Profile Of A Soldier: Matthew B. Ridgway

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The 82nd returned to the Midlands in England in July, where it received a hero’s welcome from the English. Ridgway, following the events in France through that summer, regretted that so much time had been devoted at command conferences to alternative plans in case of failure, while almost none had been spent on what courses to follow to exploit unexpected successes. “We were as unprepared to capitalize on the unexpected breakout at St. Lô,” he says, “as the Austrians and Germans had been at Caporetto in the fall of 1917.”

In August he turned over the Sand to General James M. Gavin and took command of the XVIII Airborne Corps. At one time or another during the remainder of the war in Europe twenty-two divisions were under his corps’ command. In September, Gavin’s 8znd and Taylor’s ioist were lent to the British for fifty-eight days in the line, in the airdrop around Eindhoven-Nijmegen. This, Operation Market Garden, was Montgomery’s ill-fated attempt to trap a German army in Holland, with its back to the sea. Ridgway flew, drove, and walked (without command responsibility) to visit the command posts of his two American divisions. When he found he could walk a mile and a half up a road that an advance element of British armor was unwilling to try, he concluded that stronger leadership from the top command could have brought British ground forces into contact with the ist British Airborne Division, which had been dropped beyond the Rhine. He is pleased that, with the popularity of Cornelius Ryan’s A Bridge Too Far , the world now recognizes the outstanding performance of the two American airborne divisions in Market Garden and no longer thinks of it as solely a British operation.

Eisenhower released the XVIII Corps from theater reserve on December 18, and Ridgway commanded it through the six weeks of the Battle of the Bulge. On Sunday, March 11, he, Gavin, and Taylor flew to Rheims for a conference with Eisenhower at SHAEF forward headquarters. (“They all looked superbly fit and keen in every way,” Captain Harry C. Butcher wrote in his diary that night.) During dinner Eisenhower took a telephone call from Omar Bradley, who informed him that one of Courtney Hodges’ units had captured an intact bridge across the Rhine, at the town of Remagen.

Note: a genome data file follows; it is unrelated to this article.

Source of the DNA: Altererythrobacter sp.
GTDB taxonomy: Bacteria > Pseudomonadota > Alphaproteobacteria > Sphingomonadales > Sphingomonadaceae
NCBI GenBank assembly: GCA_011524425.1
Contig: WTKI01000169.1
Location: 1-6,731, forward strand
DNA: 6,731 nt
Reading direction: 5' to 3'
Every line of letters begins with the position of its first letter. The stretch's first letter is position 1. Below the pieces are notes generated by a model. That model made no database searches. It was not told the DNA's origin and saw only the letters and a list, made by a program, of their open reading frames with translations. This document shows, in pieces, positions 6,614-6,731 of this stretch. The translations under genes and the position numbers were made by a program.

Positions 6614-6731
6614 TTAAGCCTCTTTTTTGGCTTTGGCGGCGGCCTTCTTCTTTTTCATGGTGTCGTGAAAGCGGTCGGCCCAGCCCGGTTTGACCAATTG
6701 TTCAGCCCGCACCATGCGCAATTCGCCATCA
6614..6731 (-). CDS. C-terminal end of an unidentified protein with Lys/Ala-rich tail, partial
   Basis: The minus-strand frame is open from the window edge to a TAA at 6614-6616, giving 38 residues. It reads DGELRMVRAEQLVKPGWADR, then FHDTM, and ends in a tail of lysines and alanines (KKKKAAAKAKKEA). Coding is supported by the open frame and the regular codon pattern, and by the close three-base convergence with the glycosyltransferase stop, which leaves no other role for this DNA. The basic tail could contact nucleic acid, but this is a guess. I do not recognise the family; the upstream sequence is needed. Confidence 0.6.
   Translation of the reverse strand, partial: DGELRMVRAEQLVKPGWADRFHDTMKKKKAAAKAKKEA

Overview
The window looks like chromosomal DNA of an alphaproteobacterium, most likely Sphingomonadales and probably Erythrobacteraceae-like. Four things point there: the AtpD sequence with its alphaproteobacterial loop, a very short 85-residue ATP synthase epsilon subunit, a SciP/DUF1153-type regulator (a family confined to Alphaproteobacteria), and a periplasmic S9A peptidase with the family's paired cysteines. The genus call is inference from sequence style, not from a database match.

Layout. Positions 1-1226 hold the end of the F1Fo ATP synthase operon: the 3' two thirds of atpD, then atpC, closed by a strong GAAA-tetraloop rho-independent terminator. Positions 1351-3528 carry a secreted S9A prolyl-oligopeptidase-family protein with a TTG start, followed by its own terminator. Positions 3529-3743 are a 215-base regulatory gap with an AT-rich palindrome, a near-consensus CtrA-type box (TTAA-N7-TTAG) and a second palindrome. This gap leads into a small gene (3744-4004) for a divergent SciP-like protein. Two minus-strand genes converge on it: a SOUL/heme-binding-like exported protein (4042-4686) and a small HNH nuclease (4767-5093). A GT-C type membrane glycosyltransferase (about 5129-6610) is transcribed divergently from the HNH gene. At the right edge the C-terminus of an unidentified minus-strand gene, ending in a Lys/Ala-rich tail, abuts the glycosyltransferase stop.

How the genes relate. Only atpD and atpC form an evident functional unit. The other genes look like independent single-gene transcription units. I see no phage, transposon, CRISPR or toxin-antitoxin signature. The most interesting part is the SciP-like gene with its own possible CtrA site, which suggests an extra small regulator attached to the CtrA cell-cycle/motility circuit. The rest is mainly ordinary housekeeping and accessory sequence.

Ridgway participated in the last major airdrop of the war thirteen days later, when an American and a British division under his command were put down across the Rhine at Wesel in support of the xn Corps of the British Army. He crossed the river in an Alligator, an amphibious tracked vehicle, and in a fire fight with a German patrol that night received a nonincapacitating wound from a grenade splinter that he still carries in his right shoulder. In April he led four divisions in an eight-day drive that cleaned out the Ruhr pocket. When he was two miles from Field Marshal Walther von Model’s headquarters, he sent one of his aides, Captain Frank Brandstetter, with a flag of truce to say that in order to save lives he would accept the Germans’ surrender. The aide came back with a German staff officer who conveyed Model’s refusal on the ground of personal honor. Ridgway wrote a second letter, in which he invoked the name of Robert E. Lee, who was a man of honor and had surrendered his armies eighty years ago that month (“I remembered the date from a lecture I had heard by Douglas Freeman”). Model sent back another refusal, this time by his chief of staff, Colonel Fritz Schultz-Madler, who had advised Model to surrender and who accepted Ridgway’s invitation to become a prisoner of war. Model had publicly criticized Field Marshal von Paulus for surrendering at Stalingrad; now he chose to walk into the forest near D’fcsseldorf and shoot himself. Ridgway offered the field marshal’s handsome MercedesBenz staff car to General Bradley, who politely declined it. The front moved forward, and Ridgway never knew who ended up with the car.

In the last weeks of the war in Europe he led four divisions—three American and one British—in support of the British Second Army’s drive to the Baltic to cut off the Danish peninsula and save it from Soviet occupation. In less than one week his corps moved by truck and jeep nearly three hundred miles, from the Ruhr to the Elbe, across that river on a pontoon bridge, and sixty miles eastward to meet the Russians. In setting up a thirty-mile buffer zone with the Russians he found them at the first meeting to be somewhat stubborn and suspicious, though they made no real difficulties. General Andrei Smirnov, his opposite number, a corps commander and a hero of the Soviet Union, he found to be much more agreeable on a second meeting, and with him he achieved a cautious but pleasant relationship. (Almost a year later Ridgway was on his way from Caserta, his headquarters as commander of the Mediterranean Theater, to a new post in London as representative of General Eisenhower, the army chief of staff, to the Military Staff Committee of the United Nations. Going by way of Berlin, he decided to call on General Smirnov, who was then Russian military commander in the city, and found him an entirely different person: stiff, unreceptive, cold as ice. Twenty-eight years later, in the fall of 1973, Ridgway received a telephone call at his Pittsburgh home from a c;-a officer in Washington. General Smirnov, the officer said, had visited the American embassy in Moscow and wished to send his warm greetings and best wishes for good health to General Ridgway. Did General Ridgway wish to answer the communication? He responded with cordial wishes for General Smirnov’s good health and happiness in his retirement. “I would be happy to meet him again,” he says today.)